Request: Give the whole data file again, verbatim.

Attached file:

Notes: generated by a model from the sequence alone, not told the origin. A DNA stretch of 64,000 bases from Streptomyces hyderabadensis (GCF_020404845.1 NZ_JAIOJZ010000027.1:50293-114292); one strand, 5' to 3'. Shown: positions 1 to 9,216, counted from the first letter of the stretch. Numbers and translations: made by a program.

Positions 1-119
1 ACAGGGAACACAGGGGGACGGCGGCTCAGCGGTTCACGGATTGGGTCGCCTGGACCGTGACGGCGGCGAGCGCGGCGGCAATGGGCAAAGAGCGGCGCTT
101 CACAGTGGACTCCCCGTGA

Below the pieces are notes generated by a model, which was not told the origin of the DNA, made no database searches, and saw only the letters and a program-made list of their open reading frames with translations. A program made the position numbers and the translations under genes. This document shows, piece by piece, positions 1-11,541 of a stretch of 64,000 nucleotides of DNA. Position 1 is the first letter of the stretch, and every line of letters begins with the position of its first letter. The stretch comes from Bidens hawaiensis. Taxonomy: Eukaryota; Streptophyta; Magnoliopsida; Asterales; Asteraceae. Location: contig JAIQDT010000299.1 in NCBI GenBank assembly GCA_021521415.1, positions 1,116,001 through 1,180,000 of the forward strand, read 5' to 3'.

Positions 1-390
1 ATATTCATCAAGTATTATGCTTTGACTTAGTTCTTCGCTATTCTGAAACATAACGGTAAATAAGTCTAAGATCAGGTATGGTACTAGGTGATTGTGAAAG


Notes: generated by a model from the sequence alone, not told the origin. A DNA stretch of 64,000 bases from Streptomyces hyderabadensis (GCF_020404845.1 NZ_JAIOJZ010000027.1:50293-114292); one strand, 5' to 3'. Shown: positions 1 to 9,216, counted from the first letter of the stretch. Numbers and translations: made by a program.

Positions 1-119
1 ACAGGGAACACAGGGGGACGGCGGCTCAGCGGTTCACGGATTGGGTCGCCTGGACCGTGACGGCGGCGAGCGCGGCGGCAATGGGCAAAGAGCGGCGCTT
101 CACAGTGGACTCCCCGTGA

Below the pieces are notes generated by a model, which was not told the origin of the DNA, made no database searches, and saw only the letters and a program-made list of their open reading frames with translations. A program made the position numbers and the translations under genes. This document shows, piece by piece, positions 1-11,541 of a stretch of 64,000 nucleotides of DNA. Position 1 is the first letter of the stretch, and every line of letters begins with the position of its first letter. The stretch comes from Bidens hawaiensis. Taxonomy: Eukaryota; Streptophyta; Magnoliopsida; Asterales; Asteraceae. Location: contig JAIQDT010000299.1 in NCBI GenBank assembly GCA_021521415.1, positions 1,116,001 through 1,180,000 of the forward strand, read 5' to 3'.

Positions 1-390
1 ATATTCATCAAGTATTATGCTTTGACTTAGTTCTTCGCTATTCTGAAACATAACGGTAAATAAGTCTAAGATCAGGTATGGTACTAGGTGATTGTGAAAG